Caitlin is a typical teenage girl, a bit obsessed about how she looks. She and Addy squabble a lot. Leaf is a little boy who plans to join the SAS when he grows up and so every day is a chance for him to practice is stalking/spying/soldiering skills. He does it well. Until…

Have you written any other books that we should read next?
No, but I’m already well into writing the next one.

Tell us a bit about yourself.
I like creating things. Whether it’s artwork or novels, I like the process of sitting down with a blank canvas, page or screen, and creating something worthwhile. I get a real kick when people tell me how much they loved Treasure This but I’m realistic. I don’t expect to make a million from writing, but I do know it makes me happy so I’m going to keep on doing it for as long as I can. I love writing into the early hours of the morning – it’s magical – even though I feel like a wilted flower all the next day. There’s something about writing at midnight. Nothing beats it.

I spent twenty years in journalism and I enjoyed it. But I was always aware I was working hard for other people. Now I work for myself. Poorer, but happier.

At least you’ve got a boss you like. What more can you ask for?
I’d like to be able to afford a really comfortable office chair, so I can sit and write for hours at a time and not end up walking like a 100-year-old woman afterwards, as I do now.

Once I get that chair, I’ll produce a novel every year for the next five years – children’s, adult, fantasy, thriller, contemporary, historical. Hell, I might even do romance, so long as I can take the Micky out of my characters. These books will generate enough (modest) income to mean that by year three I can give up editing and go and live in Spain. In the mountains. With a lovely dog. Or three. Okay, I’ll take my husband too.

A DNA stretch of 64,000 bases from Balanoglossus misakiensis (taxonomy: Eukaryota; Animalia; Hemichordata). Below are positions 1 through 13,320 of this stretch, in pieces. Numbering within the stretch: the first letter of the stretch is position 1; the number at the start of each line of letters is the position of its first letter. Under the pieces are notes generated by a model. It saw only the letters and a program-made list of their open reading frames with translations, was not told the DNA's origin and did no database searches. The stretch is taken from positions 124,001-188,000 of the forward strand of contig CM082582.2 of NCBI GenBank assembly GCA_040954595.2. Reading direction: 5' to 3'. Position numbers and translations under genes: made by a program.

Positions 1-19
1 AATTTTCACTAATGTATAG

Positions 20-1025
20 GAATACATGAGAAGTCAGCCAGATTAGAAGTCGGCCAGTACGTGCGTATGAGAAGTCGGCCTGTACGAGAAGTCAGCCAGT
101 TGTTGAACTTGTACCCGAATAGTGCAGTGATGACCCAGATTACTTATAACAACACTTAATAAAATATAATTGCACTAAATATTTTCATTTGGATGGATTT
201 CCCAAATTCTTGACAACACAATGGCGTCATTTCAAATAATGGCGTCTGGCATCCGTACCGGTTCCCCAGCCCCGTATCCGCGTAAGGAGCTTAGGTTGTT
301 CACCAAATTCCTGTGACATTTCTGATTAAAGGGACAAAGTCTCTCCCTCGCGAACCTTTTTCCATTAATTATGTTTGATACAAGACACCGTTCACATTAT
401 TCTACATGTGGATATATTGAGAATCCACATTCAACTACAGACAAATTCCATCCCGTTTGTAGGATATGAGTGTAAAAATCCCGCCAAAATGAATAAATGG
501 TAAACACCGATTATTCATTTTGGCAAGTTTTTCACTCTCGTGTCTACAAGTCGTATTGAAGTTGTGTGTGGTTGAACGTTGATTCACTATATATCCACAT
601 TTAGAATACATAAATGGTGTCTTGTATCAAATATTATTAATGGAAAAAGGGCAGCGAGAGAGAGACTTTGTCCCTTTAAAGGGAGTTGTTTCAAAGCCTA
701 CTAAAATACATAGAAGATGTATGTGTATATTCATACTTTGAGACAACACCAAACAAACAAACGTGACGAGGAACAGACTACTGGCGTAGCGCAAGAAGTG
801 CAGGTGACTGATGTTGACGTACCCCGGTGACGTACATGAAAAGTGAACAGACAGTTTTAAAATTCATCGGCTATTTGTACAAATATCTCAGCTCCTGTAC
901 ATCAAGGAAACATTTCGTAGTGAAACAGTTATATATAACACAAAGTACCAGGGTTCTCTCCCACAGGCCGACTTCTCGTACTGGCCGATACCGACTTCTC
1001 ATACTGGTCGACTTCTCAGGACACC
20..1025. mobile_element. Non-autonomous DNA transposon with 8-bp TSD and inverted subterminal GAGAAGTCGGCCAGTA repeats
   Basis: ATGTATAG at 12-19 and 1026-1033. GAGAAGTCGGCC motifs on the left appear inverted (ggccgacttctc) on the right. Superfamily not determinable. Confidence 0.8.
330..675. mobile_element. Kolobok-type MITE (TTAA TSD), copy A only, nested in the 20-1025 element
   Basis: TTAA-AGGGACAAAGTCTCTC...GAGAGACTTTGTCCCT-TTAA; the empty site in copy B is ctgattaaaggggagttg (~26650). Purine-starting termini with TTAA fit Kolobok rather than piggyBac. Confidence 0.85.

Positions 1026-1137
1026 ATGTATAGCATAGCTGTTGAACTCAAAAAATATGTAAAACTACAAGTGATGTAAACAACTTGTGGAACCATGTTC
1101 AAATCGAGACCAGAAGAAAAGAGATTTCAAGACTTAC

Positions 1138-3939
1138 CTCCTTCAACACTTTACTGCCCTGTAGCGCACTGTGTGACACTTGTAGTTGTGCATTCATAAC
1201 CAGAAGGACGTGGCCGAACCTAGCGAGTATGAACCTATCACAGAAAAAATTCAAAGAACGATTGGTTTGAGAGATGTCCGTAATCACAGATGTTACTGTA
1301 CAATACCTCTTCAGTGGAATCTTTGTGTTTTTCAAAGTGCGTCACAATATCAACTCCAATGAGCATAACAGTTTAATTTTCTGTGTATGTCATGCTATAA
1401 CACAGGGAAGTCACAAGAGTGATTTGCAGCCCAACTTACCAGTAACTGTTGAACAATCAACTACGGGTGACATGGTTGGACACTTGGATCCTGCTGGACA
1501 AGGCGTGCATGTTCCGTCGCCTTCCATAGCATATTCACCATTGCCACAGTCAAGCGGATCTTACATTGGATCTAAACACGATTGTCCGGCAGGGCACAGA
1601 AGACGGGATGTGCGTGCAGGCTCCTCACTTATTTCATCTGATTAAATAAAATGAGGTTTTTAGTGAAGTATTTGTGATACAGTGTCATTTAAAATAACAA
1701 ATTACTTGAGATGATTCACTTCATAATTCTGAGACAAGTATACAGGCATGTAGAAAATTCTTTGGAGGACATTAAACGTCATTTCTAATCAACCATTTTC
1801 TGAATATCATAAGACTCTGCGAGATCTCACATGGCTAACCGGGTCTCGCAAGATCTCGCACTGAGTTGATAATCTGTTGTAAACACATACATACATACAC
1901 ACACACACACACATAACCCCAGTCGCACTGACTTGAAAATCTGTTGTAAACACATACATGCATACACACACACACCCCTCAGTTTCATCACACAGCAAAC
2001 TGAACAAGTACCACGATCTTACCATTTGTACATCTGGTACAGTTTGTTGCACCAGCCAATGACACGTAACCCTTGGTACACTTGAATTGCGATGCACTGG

Lucky guy.
Do you have a website?

What about Twitter?
Sorry, I don’t tweet. I decided to put more effort into writing than into social media so I keep it manageable. Yes, I know it means fewer people will learn about Treasure This. But, you know, there are only twenty-four hours in every day. Twenty-four. And I have to work, too. So all in all, I’d rather write.

What’s next?
Next, I’ll be finishing the book I’m writing now. Would love to tell you about it but don’t want to jinx it. With luck, I’ll be back here next year telling you all about it.

We can’t wait.
How easily do new storylines come to you? If we give you four random words – Man, Woman, Mexico, Future – can you give us a brief storyline?
Red dust covers our planet: a legacy of the Cataclysms that have ravaged every part of our world. Survivors are rare. A woman stumbles out of what was once Mexico. She walks as far as she can. She buries her child under a cairn of stones, weeps, and carries on up into the mountain, searching for anything green. It’s all she can do. There’s no going back. The cities are derelict, diseased, dying. The future lies in the mountains.

Above her, a man waits. He plans to kill her. As she climbs towards him, she raises her face and he recognises something he had thought never to see again: hope.

He changes his mind.